Oakland University
Wednesday, December 14, 2011

Graduate student Amy Siebert publishes paper on breast cancer

In 1993 Science Magazine named p53 its “Molecule of the Year” because of its ability to suppress tumors in humans. The development of many breast cancers is affected by hormones such as estrogen, so it is natural to ask if these hormones act by increasing the amount of p53. Graduate student Amy Siebert, in the Master of Science in Biology program, was lead author on a paper about “Effects of Estrogen Metabolite 2-Methoxyestradiol on Tumor Suppressor Protein p53 and Proliferation of Breast Cancer Cells,” published in the December issue of the journal Systems Biology in Reproductive Medicine (Volume 57, Pages 279-287). Coauthors include graduate student Amy Sanchez in the Biomedical Sciences: Biological Communication PhD program, Assistant Professor Sumi Dinda of the School of Health Sciences, and Professor Virinder Moudgil, of the Department of Biological Sciences, who is Oakland University’s Senior Vice President for Academic Affairs and Provost. The abstract of Siebert’s paper is given below.
An endogenous 17 beta-estradiol (E(2)) metabolite, 2-methoxyestradiol (2-ME(2)), has been reported to exhibit estrogen receptor (ER)-independent anti-angiogenic and anti-tumor effects. Several mechanisms have been proposed for 2-ME(2) actions, but there is a lack of evidence for a common pathway for all of the cell-types sensitive to this metabolite. We have examined potential alterations in p53 in response to 2-ME(2), E(2) and the microtubule disruptor taxol in T47D breast cancer cells. Cells were cultured for six days in medium depleted of endogenous steroids or effectors. Semi-confluent cells were treated with 2-ME(2) (1 nM - 10 mu M), 10 nM E(2) and/or 1 mu M taxol and subjected to SDS-PAGE and Western blot analysis, quantitative analysis, or laser-scanning confocal microscopy. Western blot analysis revealed a concentration-dependent biphasic trend in p53 levels. Addition of 10 nM - 1 mu M 2-ME(2) induced significant up-regulation in p53, and this response gradually diminished to levels comparable to the control upon treatment with higher concentrations (2.5 - 10 mu M). The observed upregulation of p53 induced by 2-ME(2) is inhibited by concurrent treatment with 1 mu M taxol. Cell quantitation revealed a significant decrease (50 - 90%) in cell number upon treatment with 1 - 10 mu M 2-ME(2) with minimal effect at lower concentrations. No additional effect on cell proliferation was observed when taxol was combined with 10 nM or 1 mu M 2-ME(2). In a concentration dependent manner, treatment with 2-ME(2) for 24 h differentially influenced cellular localization of p53. These results may aid in further understanding the relationship between steroid receptors, tumor suppressor proteins, and effects of hormone metabolites on breast cancer cells.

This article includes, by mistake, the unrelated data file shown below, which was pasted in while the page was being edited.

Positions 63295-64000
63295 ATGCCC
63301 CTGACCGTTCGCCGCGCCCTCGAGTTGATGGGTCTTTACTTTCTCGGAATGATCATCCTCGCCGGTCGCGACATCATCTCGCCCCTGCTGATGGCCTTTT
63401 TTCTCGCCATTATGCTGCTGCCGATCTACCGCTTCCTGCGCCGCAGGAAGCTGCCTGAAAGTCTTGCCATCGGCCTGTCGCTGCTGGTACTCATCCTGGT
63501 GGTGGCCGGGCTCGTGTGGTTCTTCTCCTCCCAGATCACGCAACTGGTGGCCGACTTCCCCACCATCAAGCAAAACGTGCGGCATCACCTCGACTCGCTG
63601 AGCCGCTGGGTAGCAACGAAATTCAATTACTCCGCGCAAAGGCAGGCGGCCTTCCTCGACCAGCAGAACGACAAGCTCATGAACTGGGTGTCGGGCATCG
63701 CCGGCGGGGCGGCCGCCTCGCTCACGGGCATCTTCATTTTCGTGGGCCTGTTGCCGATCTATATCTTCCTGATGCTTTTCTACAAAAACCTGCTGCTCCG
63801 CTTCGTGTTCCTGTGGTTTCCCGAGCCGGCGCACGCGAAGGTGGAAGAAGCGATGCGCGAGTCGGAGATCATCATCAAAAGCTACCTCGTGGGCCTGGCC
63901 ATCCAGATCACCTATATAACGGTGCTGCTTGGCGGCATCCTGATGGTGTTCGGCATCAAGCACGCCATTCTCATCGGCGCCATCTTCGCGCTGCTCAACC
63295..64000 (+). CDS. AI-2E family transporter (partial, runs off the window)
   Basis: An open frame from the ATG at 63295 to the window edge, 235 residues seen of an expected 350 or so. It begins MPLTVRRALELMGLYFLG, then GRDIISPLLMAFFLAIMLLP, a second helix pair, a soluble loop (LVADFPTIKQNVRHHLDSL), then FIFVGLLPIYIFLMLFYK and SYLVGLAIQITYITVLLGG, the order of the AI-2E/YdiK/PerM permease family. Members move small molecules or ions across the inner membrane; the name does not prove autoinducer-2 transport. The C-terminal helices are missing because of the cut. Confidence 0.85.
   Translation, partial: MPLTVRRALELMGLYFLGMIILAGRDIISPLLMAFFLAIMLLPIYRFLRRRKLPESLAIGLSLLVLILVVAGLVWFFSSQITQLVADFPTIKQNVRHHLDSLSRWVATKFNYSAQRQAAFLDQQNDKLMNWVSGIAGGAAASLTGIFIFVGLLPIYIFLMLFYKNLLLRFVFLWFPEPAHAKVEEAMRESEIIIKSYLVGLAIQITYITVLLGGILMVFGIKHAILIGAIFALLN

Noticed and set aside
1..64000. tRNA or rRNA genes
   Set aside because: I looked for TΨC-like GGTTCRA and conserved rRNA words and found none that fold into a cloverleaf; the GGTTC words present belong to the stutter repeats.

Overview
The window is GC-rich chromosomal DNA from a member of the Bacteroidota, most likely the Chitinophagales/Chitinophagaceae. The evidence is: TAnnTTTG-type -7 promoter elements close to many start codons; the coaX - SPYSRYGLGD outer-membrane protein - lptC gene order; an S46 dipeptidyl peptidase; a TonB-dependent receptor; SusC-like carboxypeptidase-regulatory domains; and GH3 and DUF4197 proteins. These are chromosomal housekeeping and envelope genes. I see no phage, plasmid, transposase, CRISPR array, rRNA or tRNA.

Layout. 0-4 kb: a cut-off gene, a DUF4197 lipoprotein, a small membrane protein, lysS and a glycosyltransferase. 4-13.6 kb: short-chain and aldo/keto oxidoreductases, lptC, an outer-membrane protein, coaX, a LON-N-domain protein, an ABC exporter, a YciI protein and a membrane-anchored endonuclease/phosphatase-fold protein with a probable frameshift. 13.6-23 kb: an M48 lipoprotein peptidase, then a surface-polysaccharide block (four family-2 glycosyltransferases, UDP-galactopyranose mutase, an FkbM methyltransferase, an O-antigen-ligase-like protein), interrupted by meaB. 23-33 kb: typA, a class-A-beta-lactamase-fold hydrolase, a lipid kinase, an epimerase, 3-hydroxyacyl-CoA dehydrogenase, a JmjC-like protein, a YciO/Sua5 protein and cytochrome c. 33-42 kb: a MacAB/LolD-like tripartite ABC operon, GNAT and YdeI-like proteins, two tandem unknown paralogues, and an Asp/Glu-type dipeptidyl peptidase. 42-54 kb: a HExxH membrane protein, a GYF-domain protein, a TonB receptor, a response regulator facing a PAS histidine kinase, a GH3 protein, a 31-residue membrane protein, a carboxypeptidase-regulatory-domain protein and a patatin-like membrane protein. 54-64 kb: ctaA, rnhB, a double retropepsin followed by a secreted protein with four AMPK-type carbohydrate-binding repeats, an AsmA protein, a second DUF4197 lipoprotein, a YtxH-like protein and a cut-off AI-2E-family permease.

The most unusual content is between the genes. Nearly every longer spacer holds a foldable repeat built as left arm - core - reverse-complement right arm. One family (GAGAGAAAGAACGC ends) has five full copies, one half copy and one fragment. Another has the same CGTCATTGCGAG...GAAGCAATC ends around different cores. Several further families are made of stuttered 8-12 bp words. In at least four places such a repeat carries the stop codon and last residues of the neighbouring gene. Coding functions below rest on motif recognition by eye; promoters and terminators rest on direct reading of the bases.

Graduate student Amy Siebert publishes paper on breast cancer.

Created by Brad Roth (roth@oakland.edu) on Wednesday, December 14, 2011
Modified by Brad Roth (roth@oakland.edu) on Friday, December 16, 2011
Article Start Date: Wednesday, December 14, 2011